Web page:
In this case the output is the results of the select statement.
You can use this kind of samplers for updating data as well by changing the SQL statement in the sampler configuration.
In the following screen capture is the basic information about the request response results:
In this chapter we are going to explain how to use JMeter in combination with JUnit. This provides very strong mechanisms for executing functional tests from a load and performance point of view.
- First of all you need to create a Junit test like the following one:
This test mainly contains a couple of assertions in order to check how JMeter can use them, it is not the purpose of this tutorial to explain unit testing or JUnit in detail.
- Add test to JUnit directory
Package the unit test in a jar file and copy it into the directory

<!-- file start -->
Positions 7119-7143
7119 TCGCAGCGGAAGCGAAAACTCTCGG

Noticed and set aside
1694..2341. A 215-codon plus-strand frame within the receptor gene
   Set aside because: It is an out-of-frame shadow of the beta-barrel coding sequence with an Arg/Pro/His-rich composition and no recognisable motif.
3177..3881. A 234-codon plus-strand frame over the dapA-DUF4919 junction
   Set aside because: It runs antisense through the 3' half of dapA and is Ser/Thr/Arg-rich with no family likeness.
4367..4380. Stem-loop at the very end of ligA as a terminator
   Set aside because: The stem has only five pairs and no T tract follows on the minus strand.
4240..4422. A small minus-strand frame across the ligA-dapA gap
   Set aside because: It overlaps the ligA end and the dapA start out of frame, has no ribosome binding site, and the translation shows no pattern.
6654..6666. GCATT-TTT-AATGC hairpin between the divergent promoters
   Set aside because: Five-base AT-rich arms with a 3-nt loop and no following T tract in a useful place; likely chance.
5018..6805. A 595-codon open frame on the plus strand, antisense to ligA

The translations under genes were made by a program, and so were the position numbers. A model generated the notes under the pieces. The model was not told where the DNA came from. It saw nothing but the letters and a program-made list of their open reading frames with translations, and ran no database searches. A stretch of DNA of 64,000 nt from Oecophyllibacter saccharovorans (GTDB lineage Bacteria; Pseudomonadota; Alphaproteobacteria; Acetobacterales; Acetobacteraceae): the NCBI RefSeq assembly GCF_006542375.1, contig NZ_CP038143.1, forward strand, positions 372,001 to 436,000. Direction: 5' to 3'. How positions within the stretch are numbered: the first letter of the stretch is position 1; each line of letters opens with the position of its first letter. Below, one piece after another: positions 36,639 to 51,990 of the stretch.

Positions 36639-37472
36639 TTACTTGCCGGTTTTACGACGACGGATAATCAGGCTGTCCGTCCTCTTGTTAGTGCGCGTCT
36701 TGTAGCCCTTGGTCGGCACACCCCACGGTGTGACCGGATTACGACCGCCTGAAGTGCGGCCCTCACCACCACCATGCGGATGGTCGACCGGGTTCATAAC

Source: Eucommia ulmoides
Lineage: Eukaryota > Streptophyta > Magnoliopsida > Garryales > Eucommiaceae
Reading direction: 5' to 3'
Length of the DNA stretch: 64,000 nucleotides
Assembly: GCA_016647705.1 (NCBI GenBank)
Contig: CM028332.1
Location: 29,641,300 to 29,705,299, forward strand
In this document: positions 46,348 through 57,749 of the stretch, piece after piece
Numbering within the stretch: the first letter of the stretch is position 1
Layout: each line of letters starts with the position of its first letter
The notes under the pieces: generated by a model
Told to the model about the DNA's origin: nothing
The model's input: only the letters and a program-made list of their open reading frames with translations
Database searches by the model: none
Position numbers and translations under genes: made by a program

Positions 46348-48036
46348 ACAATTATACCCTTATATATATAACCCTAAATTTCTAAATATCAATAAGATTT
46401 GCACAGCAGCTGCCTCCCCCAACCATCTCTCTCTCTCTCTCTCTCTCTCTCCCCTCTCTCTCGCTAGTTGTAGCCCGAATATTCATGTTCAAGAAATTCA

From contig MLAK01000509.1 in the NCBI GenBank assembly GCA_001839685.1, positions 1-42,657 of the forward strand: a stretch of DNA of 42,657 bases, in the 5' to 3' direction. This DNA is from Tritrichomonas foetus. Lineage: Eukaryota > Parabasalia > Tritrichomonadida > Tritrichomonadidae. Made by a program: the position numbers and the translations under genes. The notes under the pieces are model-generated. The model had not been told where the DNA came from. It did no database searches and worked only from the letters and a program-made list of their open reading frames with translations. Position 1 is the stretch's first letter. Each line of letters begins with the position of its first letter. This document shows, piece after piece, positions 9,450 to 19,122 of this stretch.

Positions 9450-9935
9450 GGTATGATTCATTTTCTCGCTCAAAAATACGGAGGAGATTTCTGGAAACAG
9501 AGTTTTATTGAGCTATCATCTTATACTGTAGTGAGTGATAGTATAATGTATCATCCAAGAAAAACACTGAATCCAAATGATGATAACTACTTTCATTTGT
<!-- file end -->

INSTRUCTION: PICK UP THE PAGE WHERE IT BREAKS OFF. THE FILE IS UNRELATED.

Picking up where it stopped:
jmeter/lib/junit. Ensure that the jar file contains the .class bytecode with the tests that you want JMeter to execute. At the end of this article you can find a java project with a pom.xml that you can directly use to generate a jar file that can be used by JMeter. You just need to compile the code:
Or you can export your project as JAR file including the bytecode and generated files directly in Eclipse or your favorite IDE.
- Add a JUnit sampler request
Create a test plan as we saw before and add a sampler of the type JUnit request: Add Sampler->Junit Request and configure it in order to execute the methods that you want from the test that you just created above.